Clarke Energy changes the power game
CLARKE ENERGY is building a reputation for being one of the most agile and innovative power generation suppliers in the country as Australia transitions to multi-source power generation.
The electricity generation systems Clarke Energy has developed are today being used across Australia in applications as diverse as temporary power solutions for mines and manufacturers, methane-powered co-generation at water treatment plants, coal seam gas supplementary powerplants, and landfill biogas-fired power stations.
Increasingly, Clarke Energy is stepping into the breach to provide bridging solutions for regions transitioning their power requirements to accommodate more renewable energy sources, according to Clarke Energy general manager Michael Jones.
And Clarke Energy’s portable shipping container-based power generation engines are also in demand for power-critical operations such as hospitals and water treatment plants, while also underpinning emergency back-up power systems.
One of the most appreciated of these applications has been for the Adelaide Meals on Wheels operation. Clarke Energy decided to support the operation as feeding the poor and disadvantaged is something dear to the organisation’s heart, and integral to what the company does for communities internationally.
Clarke Energy’s Australian head office for the South Pacific region is also based in Adelaide, a spokesperson said, “so we welcomed an opportunity to support the Meals on Wheels organisation that was established in 1952 and has over 8000 volunteers, providing 4250 people three-course nourishing meals each day”.
As efforts are being made in city environments to reduce emissions, Clarke Energy is increasingly finding projects in establishing tri-generation and other power plants that provide electricity, heating and cooling from integrated plants. And these are just the latest in a long line of innovations.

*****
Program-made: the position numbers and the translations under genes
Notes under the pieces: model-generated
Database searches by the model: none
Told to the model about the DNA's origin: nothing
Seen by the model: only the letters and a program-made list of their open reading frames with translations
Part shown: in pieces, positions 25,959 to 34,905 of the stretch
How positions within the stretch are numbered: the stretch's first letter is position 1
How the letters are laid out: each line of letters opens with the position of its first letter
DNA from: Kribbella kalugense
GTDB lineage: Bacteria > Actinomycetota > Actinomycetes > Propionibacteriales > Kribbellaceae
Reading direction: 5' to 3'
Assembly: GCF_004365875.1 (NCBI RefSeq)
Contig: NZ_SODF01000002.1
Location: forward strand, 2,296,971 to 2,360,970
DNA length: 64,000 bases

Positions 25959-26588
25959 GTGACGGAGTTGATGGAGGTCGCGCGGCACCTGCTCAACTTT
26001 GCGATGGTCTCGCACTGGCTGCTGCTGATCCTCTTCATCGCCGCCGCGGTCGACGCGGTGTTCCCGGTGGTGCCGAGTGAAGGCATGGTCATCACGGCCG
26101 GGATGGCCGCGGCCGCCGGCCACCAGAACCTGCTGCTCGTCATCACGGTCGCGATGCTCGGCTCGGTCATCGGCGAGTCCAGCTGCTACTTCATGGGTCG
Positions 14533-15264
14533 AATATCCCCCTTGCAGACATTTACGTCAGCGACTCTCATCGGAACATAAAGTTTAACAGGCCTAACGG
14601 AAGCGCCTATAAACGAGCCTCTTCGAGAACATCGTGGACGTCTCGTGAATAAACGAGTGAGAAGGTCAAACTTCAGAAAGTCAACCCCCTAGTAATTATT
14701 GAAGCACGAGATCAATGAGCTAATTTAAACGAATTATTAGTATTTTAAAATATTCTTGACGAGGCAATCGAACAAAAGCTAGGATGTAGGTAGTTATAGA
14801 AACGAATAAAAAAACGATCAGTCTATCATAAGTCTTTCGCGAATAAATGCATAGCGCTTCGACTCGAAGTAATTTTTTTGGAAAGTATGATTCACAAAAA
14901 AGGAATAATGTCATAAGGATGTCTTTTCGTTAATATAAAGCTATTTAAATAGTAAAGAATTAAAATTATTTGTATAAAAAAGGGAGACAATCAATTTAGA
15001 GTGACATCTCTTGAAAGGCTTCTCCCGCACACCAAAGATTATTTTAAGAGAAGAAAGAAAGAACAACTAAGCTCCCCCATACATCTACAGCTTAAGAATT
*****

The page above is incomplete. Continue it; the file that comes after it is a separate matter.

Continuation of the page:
For example, back in 2013 Clarke Energy won the Energy Developments Limited (EDL) contract to engineer, procure and construct (EPC) the expansion of a Waste Coal Mine Gas (WCMG) power station at its Moranbah North Power Station in Central Queensland.
The facility was designed to utilise gases liberated during the mining process which would otherwise have been flared. These gases are now used to generate electricity and reduce operational costs. In fact, the power plant delivered better than 18 megawatts and it simultaneously helped prevent the release of mine’s gas into the atmosphere.
Not only did the Moranbah North plant abate a total of 1.3 million tonnes per year of carbon gas emissions, it used that gas to supply the local electricity grid, helping generate additional revenues for EDL
One of the main reasons Clarke Energy has had such a variety of successes in Australia has been its global experience in a wide range of different gaseous fuel applications including natural gas, biogas, landfill, furnace and coal gases.
“Gas based power generation projects are present in a variety of different applications,” Mr Jones said. “Natural gas systems focus on high efficiency generation from natural gas, which has the lowest carbon emissions of all fossil fuels. Biological gases are renewable fuels and originate from the degradation of organic matter by microorganisms and include biogas, sewage gas and landfill gas.
“Gases associated with coal deposits provide the opportunity for the generation of power whilst avoiding carbon emissions. Finally special gas applications are some of the most challenging gaseous fuels including syngas from biomass and waste and gases originating as a by-product from metal furnaces.”
In 2011, Clarke Energy fulfilled a contract with Xstrata Copper to provide 5MW of power generated by its high-efficiency, containerised GE Jenbacher reciprocating gas engines to the Mt Isa Mine. Also in Queensland that year, QGC contracted GE Water and Laing O’Rourke to develop a water treatment plant to convert saline water to fresh water for use by local residents near its Kenya gas field – and Clarke Energy supplied, installed, and commissioned power modules to provide a reliable source of power for this plant using local coal seam methane.